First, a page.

The company confirmed the change and also explained it will go further by emailing all existing customers, asking them if they would like the filter to be switched on.
Lyssa McGowan, Sky’s brand director for communications products, said: “We believe that this ‘default on’ approach will mean much greater use of home filters and ensure a safer Internet experience for millions of homes.
“It came about as we looked for the best way to meet the Prime Minister’s objective of providing more protection for children when they use the Internet.”
The ISPs landmark decision comes after David Cameron called on the Internet service providers to take action.
Responding to the announcement, Child’s Eye Line UK’s founder Kathy McGuinness, said: “We are delighted that Sky has taken this important voluntary step to protect children in the UK. We have campaigned hard on this issue for three years and believe it reflects the depth of the public’s concern about children’s easy access to harmful content online.
“As the major ISPs own figures show, the voluntary system of self-regulation is not effective in providing adequate protection for children.
“Sky has acted responsibly in recognising the urgent need to provide proper protection for children online to prevent needless exposure to harmful adult content.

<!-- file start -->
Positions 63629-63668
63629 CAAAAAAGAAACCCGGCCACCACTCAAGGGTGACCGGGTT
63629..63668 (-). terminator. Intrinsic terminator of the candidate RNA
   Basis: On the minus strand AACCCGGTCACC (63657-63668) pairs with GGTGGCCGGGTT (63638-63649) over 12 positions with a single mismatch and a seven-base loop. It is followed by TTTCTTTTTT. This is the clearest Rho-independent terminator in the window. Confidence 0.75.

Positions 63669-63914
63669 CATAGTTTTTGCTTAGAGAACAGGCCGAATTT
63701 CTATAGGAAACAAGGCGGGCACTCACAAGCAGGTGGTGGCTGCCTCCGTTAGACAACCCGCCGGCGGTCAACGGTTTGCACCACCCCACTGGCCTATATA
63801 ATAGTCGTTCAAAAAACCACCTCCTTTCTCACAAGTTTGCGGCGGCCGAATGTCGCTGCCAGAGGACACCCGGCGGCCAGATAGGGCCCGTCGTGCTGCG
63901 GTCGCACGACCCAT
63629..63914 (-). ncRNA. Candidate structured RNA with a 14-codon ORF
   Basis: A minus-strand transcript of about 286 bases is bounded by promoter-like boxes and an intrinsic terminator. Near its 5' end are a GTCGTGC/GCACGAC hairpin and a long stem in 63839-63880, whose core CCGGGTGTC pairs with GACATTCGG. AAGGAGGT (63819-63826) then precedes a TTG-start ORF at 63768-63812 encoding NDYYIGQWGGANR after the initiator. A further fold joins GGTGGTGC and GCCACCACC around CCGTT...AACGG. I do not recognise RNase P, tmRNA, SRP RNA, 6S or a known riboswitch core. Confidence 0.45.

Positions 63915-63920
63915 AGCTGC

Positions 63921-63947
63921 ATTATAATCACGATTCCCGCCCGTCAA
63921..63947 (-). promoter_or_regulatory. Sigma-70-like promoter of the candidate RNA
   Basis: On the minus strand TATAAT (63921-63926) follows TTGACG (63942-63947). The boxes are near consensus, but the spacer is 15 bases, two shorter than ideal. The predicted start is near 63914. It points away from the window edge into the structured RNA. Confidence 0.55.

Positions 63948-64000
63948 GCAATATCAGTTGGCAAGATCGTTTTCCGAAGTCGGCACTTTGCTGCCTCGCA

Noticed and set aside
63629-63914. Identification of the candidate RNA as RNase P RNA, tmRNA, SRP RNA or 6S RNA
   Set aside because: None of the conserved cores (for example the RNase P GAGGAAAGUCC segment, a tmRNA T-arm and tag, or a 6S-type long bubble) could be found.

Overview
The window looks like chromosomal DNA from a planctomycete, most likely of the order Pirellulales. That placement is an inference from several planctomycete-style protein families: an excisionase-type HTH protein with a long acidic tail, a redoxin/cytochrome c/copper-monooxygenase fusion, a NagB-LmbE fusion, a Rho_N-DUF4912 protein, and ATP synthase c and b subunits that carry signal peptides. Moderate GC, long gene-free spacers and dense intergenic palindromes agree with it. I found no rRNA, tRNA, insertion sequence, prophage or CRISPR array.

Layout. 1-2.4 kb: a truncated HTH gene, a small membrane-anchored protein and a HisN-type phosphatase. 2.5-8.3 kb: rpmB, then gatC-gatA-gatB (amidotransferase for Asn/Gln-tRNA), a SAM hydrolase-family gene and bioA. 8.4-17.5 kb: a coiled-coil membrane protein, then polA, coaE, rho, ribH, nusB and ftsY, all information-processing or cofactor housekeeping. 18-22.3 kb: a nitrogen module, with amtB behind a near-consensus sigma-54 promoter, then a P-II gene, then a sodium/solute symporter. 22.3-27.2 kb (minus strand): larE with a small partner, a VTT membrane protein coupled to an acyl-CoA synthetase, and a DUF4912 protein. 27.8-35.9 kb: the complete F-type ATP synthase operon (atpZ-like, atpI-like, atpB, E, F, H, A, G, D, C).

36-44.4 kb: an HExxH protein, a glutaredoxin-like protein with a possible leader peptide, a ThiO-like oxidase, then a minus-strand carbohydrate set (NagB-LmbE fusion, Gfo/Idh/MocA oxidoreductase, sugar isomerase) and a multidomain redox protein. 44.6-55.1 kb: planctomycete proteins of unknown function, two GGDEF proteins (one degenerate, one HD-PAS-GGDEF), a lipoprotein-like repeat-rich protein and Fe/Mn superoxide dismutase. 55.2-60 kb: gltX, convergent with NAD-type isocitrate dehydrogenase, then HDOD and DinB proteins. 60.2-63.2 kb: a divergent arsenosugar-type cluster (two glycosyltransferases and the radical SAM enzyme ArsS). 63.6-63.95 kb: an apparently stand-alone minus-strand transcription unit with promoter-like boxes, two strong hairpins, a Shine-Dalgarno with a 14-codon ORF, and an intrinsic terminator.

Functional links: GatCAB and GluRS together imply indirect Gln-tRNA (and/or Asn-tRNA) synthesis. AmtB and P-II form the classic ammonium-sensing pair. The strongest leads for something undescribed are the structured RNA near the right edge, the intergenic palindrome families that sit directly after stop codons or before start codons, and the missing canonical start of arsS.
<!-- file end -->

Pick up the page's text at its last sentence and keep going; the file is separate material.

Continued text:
“Unfortunately, however, there is still more work to be done as the default-on filters for all new customers still falls short of what is needed to protect children.
“Child’s Eye Line UK is campaigning for a statutory requirement for all Internet service providers to ensure default on filters with robust age-verification are in place to make sure only adults who can prove they are over 18 can turn the filters off.
“The government has made a manifesto commitment to improve the protection of children online and it is essential in the New Year they keep their promise and take urgent action.”
Ofcom figures obtained earlier this year showed Sky customers were the most active when it came to using content filters, with more than 30% leaving content filters switched on, while none of its rivals – BT, Virgin Media and TalkTalk – had reached 15%.
Sky added that 62% of the customers it had sent the “unavoidable decision” email to had kept some form of parental control turned on.